Pallidal deep brain stimulation for DYT6 dystonia

Fedor Panov, Michele Tagliati, Laurie J. Ozelius, Tania Fuchs, Yakov Gologorsky, Tyler Cheung, Marat Avshalumov, Susan B. Bressman, Rachel Saunders-Pullman, Donald Weisz, Ron L. Alterman

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71 Scopus citations


Background: Mutations of the THAP1 gene were recently shown to underlie DYT6 torsion dystonia. Little is known about the response of this dystonia subtype to deep brain stimulation (DBS) at the internal globus pallidus (GPi). Methods: Retrospective analysis of the medical records of three DYT6 patients who underwent pallidal DBS by one surgical team. The Burke - Fahn - Marsden Dystonia Rating scale served as the primary outcome measure. Comparison is made to 23 patients with DYT1 dystonia also treated with GPi-DBS by the same team. Results: In contrast with the DYT1 patients who exhibited a robust and sustained clinical response to DBS, the DYT6 patients exhibited more modest gains during the first 2 years of therapy, and some symptom regression between years 2 and 3 despite adjustments to the stimulation parameters and repositioning of one stimulating lead. Microelectrode recordings made during the DBS procedures demonstrated no differences in the firing patterns of GPi neurons from DYT1 and DYT6 patients. Discussion: Discovery of the genetic mutations responsible for the DYT6 phenotype allows for screening and analysis of a new homogeneous group of dystonia patients. DYT6 patients appear to respond less robustly to GPi-DBS than their DYT1 counterparts, most likely reflecting differences in the underlying pathophysiology of these distinct genetic disorders. Conclusions: While early results of pallidal DBS for DYT6 dystonia are encouraging, further research and additional subjects are needed both to optimise stimulation parameters for this population and to elucidate more accurately their response to surgical treatment.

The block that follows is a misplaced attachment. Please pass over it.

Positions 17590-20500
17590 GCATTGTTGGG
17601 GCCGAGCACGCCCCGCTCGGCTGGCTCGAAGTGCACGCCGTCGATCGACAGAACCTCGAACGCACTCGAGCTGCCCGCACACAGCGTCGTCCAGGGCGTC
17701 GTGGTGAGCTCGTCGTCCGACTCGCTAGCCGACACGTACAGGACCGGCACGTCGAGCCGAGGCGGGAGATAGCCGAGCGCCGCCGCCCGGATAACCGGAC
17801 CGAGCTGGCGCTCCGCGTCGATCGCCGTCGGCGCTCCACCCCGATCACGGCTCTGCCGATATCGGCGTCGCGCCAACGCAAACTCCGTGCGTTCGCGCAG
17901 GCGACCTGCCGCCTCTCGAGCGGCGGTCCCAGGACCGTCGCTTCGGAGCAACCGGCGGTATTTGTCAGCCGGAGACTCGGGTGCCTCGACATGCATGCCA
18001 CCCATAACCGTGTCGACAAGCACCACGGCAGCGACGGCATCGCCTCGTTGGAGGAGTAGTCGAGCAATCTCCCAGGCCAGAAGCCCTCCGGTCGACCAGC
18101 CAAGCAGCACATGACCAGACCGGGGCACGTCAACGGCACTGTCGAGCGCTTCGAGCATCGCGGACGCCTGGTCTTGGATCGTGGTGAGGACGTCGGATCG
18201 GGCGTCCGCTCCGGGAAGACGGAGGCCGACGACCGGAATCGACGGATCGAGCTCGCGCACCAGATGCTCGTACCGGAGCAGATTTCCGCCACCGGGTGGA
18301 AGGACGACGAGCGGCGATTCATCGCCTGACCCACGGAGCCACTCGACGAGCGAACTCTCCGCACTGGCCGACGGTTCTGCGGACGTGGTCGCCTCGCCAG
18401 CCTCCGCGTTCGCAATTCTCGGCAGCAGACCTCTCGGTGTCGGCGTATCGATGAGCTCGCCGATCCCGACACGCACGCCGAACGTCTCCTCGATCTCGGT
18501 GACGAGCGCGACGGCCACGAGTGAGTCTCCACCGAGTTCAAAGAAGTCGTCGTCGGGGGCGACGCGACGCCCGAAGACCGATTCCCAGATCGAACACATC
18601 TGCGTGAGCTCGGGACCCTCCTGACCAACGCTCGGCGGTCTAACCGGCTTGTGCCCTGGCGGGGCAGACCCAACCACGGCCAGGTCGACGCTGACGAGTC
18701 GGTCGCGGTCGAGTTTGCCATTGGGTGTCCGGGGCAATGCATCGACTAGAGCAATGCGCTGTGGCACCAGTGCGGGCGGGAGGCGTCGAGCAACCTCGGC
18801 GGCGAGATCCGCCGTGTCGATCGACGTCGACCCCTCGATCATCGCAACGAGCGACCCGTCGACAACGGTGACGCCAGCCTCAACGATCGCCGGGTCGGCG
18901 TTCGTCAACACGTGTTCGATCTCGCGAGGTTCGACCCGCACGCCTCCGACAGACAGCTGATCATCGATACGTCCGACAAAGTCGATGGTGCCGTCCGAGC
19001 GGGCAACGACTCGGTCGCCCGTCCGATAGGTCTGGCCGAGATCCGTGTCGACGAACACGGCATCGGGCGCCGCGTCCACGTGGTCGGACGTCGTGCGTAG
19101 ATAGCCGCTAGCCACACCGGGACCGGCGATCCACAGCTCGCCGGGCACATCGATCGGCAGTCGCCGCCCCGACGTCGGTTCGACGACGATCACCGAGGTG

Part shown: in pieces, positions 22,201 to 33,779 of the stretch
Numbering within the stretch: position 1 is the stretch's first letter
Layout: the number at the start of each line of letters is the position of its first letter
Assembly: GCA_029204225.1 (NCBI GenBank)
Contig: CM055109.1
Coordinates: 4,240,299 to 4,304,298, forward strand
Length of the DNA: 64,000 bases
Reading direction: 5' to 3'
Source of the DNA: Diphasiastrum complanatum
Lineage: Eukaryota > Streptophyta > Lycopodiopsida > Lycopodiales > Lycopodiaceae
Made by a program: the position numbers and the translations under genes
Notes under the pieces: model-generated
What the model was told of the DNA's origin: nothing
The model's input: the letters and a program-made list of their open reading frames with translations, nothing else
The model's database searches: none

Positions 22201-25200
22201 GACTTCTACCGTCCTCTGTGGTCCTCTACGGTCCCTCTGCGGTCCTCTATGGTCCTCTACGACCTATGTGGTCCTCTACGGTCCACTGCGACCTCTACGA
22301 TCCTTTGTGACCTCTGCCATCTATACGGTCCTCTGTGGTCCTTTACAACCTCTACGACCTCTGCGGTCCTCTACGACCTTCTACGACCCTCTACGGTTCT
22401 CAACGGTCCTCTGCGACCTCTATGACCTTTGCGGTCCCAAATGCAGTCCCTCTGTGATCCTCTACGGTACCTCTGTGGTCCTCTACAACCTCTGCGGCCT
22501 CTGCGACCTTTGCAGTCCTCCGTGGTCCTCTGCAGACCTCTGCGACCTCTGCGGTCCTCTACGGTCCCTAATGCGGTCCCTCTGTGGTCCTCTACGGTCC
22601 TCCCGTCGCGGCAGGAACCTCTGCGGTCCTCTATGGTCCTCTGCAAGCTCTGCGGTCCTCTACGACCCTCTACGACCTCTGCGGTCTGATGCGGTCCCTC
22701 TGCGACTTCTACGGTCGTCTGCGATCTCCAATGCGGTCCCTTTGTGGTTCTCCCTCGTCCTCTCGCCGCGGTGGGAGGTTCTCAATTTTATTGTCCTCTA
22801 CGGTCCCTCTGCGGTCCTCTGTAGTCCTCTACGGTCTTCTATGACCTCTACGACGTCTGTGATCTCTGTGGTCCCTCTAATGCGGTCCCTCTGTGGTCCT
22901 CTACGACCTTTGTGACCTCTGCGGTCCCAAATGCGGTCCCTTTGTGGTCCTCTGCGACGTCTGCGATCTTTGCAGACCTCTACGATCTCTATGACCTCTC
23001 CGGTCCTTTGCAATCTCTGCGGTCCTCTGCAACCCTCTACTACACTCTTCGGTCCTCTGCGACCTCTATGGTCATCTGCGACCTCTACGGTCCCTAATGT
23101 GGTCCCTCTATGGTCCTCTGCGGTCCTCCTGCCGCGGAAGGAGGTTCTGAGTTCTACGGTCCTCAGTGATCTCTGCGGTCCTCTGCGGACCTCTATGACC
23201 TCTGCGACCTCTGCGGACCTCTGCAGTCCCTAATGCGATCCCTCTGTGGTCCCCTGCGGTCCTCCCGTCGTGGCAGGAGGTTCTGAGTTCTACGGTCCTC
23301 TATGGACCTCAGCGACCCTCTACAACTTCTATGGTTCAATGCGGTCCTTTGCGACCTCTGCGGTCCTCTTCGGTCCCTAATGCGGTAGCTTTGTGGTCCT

Original languageEnglish
Pages (from-to)182-187
Number of pages6
JournalJournal of Neurology, Neurosurgery and Psychiatry
Issue number2
StatePublished - Feb 2012


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